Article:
Conservation is the action or treatment of damaged materials to ensure their survival for as long as possible. Conservation may repair or simply stabilize cultural property.
I recently had the opportunity to observe a conservation assessment of a highly anticipated new donation. Kathleen Orlenko was asked to assess the Texas Instruments donation of over 1,000 Fairchild Semiconductor patent notebooks. These notebooks, dating from 1957 through the 1970s, document ideas and innovations that revolutionized the science and manufacturing of microelectronics.
During a survey of the notebooks conducted by the museum when they were still held at the TI offices in Sunnyvale, it was determined that many (if not all) of the notebooks would need some sort of treatment before researchers could be allowed to access them. Photographs were pulling away from pages, photocopies were stuck together, and audible ck, ck, ck sounds could be heard as pages were turned.
During Kathleen’s visit I asked her what she looks for while doing an assessment. She said she just looks for anything that catches her eye, a discoloration on the page, a tear, anything that’s abnormal. As I watched Kathleen work I kept hearing the phrase inherent vice. According to Kathleen, the notebooks were made during the worst period in history for textual goods and from the cheapest materials available during that time. Benign neglect will not work as a preservation philosophy with these materials because, left to their own devices, they will continue to decay to the point of being unusable.
One example of material with inherent vice is diazo prints, which many of the diagrams are made from and then pasted into the notebooks. Diazo was a cheaper reproduction method then blueprints. However, the paper used in diazo printing yellows, darkens, and becomes brittle over time because of the instability of the chemicals used in the printing process. Diazo prints also tend to stain any material they come in direct contact with. Kathleen’s suggestion for “treating” Diazo prints is to copy the item and paste the copy back into the notebook using hinges or corners and remove the original completely, which can not be saved. Since the solution for treating Diazo prints is fairly straightforward, they are some of the easiest issues to address in the collection. More complicated issues remain.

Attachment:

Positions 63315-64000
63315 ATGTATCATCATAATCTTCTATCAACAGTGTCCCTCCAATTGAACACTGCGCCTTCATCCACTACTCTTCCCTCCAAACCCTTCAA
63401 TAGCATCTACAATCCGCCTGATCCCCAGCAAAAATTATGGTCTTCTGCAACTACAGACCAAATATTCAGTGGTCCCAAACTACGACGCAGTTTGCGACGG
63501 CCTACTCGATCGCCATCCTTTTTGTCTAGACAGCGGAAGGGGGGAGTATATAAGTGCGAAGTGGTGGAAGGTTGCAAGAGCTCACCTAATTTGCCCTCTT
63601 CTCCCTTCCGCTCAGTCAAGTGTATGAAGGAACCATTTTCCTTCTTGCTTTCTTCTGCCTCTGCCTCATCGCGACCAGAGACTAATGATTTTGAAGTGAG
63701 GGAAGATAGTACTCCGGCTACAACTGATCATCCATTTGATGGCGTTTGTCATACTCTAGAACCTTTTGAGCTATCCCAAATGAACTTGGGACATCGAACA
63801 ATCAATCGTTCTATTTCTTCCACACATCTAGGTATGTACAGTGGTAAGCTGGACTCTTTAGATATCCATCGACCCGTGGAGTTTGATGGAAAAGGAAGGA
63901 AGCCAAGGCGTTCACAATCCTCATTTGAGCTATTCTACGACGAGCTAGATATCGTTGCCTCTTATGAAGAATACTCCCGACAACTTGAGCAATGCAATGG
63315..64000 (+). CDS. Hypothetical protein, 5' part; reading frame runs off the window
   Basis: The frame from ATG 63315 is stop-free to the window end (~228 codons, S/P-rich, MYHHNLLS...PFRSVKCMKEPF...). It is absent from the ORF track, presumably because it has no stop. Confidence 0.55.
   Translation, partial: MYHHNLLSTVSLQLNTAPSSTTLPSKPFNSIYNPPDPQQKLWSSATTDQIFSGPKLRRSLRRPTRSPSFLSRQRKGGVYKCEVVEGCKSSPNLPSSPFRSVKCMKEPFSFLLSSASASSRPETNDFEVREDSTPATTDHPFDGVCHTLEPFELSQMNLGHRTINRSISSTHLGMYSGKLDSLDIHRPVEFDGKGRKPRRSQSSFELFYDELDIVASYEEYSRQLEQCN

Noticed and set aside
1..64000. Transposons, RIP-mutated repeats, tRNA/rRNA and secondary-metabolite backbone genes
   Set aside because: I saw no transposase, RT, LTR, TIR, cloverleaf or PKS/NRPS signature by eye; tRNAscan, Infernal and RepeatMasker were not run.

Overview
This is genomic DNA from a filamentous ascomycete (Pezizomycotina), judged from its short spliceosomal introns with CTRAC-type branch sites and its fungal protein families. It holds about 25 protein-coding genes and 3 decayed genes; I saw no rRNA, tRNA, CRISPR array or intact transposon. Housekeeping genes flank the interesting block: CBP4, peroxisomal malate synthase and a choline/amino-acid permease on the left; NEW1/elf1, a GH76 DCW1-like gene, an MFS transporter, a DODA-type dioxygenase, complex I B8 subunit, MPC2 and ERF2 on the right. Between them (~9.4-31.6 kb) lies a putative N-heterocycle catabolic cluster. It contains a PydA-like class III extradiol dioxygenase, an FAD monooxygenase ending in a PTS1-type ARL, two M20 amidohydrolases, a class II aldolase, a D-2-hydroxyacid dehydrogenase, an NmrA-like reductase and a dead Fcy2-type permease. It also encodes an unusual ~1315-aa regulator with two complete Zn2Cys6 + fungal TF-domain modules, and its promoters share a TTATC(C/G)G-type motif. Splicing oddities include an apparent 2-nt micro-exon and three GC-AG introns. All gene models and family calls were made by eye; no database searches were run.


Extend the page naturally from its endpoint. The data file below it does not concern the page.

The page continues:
According to Kathleen, the biggest issue is the use of adhesives throughout the notebooks. There is an inordinate amount of pressure sensitive tape and rubber cement, especially in the later notebooks. Not only do both of these substances stain the items they are meant to secure, they also stain the pages they secure to and that staining continues to migrate through to other pages. Left untreated the staining will migrate through all the pages. Rubber cement stains can turn so brown and disfiguring that it becomes impossible to read the text on the page.
The other problem with adhesives is that they cease to serve their purpose of adhering items to pages. Many pages are going to need to be re-constructed due to total loss of adhesive properties. Kathleen’s detective skills come into play at that point as she said she often reconstructs the original order of a page’s contents by lining up the tape/glue stains on the page to the tape/glue stains on the items that have fallen away. The good news is that the solvent used to reduce the staining caused by pressure sensitive tapes (from this era) and rubber cement is one of the lesser solvents and doesn’t pose a great threat to the integrity of the paper.
Another challenge with the notebooks is their binding. Most of the notebooks are bound with a starch filled cloth binding that has become sticky. There are two options for treating the cloth. One option is to treat the material with a solvent that will reduce the stickiness, but create splotchy areas. The other option is to enclose the notebooks in Mylar. This doesn’t actually treat the stickiness, but it does prevent two notebooks from becoming stuck together.
These are but a few of the issues Kathleen mentioned during the assessment. The museum is awaiting the official conservation assessment report. In the meantime, if you want to learn more about this donation please see Mike Cassidy’s article in the San Jose Mercury News.